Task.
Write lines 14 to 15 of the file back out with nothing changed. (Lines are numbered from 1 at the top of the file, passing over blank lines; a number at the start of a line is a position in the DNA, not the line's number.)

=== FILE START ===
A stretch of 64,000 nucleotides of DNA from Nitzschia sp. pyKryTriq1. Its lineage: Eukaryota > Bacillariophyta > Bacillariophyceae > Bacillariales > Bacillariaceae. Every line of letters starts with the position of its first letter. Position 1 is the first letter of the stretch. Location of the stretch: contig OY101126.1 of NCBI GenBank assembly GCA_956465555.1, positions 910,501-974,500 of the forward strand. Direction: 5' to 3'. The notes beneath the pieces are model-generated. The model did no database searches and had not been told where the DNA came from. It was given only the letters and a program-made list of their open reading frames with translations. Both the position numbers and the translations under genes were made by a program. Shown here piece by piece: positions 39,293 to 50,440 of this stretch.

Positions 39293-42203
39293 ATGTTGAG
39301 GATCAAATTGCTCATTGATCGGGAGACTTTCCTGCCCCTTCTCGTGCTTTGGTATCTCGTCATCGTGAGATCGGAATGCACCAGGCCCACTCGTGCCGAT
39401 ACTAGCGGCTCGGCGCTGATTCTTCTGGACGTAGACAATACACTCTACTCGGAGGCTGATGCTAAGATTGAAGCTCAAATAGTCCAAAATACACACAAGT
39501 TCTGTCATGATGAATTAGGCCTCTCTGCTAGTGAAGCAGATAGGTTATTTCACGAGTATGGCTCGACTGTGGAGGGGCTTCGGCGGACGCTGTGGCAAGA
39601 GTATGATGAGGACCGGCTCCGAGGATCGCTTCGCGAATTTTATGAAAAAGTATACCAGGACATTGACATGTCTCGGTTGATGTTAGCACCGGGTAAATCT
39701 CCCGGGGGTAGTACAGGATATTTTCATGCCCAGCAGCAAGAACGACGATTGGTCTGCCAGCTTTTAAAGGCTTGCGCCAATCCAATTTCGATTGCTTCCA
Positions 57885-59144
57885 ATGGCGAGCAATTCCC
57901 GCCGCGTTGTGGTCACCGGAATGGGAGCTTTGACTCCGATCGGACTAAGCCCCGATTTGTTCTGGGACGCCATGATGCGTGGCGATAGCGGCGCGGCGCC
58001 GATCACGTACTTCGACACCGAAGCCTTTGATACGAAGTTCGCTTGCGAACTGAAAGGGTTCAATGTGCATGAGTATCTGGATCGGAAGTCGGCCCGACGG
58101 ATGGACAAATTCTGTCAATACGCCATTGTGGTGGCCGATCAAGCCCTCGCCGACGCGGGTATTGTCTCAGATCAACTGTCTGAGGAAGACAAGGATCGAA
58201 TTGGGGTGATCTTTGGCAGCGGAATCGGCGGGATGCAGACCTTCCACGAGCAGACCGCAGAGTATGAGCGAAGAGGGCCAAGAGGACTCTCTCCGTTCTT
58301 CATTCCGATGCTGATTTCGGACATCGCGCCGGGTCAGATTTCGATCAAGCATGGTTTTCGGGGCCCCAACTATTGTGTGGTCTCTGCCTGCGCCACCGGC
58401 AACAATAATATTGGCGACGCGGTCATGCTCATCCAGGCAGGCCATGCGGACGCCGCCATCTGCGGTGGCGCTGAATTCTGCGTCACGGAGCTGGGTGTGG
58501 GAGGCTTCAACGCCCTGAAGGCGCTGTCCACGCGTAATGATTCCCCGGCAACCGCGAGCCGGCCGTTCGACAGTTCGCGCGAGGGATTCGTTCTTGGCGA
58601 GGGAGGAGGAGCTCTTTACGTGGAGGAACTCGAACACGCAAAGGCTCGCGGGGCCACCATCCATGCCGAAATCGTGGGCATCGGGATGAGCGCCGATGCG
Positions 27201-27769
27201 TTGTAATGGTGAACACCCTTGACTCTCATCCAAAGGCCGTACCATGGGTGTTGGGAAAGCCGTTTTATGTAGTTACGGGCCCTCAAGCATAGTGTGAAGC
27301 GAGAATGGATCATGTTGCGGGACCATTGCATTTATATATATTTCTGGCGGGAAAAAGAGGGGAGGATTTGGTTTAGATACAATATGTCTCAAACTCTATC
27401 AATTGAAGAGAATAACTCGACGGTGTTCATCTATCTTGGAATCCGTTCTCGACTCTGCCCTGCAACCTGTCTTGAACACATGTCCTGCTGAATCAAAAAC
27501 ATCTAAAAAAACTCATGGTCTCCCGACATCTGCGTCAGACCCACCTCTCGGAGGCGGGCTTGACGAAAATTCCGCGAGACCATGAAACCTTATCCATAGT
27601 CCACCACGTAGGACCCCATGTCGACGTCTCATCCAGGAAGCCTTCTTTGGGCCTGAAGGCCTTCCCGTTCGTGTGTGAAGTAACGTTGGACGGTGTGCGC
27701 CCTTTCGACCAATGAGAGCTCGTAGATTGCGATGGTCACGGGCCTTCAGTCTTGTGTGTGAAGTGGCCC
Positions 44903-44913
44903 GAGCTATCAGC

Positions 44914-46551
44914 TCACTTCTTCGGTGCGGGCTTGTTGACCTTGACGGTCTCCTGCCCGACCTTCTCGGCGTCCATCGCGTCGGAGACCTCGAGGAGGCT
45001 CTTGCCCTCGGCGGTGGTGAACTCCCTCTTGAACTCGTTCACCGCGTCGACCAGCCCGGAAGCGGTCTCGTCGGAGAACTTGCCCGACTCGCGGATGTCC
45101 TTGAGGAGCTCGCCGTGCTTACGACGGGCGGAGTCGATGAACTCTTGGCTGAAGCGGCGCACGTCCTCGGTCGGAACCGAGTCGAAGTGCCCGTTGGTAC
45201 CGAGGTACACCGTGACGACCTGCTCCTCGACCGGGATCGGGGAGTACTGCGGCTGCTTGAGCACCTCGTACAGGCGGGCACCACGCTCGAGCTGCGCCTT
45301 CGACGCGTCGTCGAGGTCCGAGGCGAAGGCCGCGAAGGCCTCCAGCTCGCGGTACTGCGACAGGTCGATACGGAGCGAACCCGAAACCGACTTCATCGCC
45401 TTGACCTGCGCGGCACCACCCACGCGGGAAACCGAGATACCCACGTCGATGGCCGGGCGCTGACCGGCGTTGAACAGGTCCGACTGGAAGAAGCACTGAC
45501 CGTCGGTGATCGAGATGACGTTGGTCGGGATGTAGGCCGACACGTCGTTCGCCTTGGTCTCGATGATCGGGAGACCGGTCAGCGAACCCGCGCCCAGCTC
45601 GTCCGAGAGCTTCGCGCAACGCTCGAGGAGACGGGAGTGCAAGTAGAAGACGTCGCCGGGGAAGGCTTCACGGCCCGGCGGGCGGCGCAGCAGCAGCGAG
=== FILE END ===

58201 TTGGGGTGATCTTTGGCAGCGGAATCGGCGGGATGCAGACCTTCCACGAGCAGACCGCAGAGTATGAGCGAAGAGGGCCAAGAGGACTCTCTCCGTTCTT
58301 CATTCCGATGCTGATTTCGGACATCGCGCCGGGTCAGATTTCGATCAAGCATGGTTTTCGGGGCCCCAACTATTGTGTGGTCTCTGCCTGCGCCACCGGC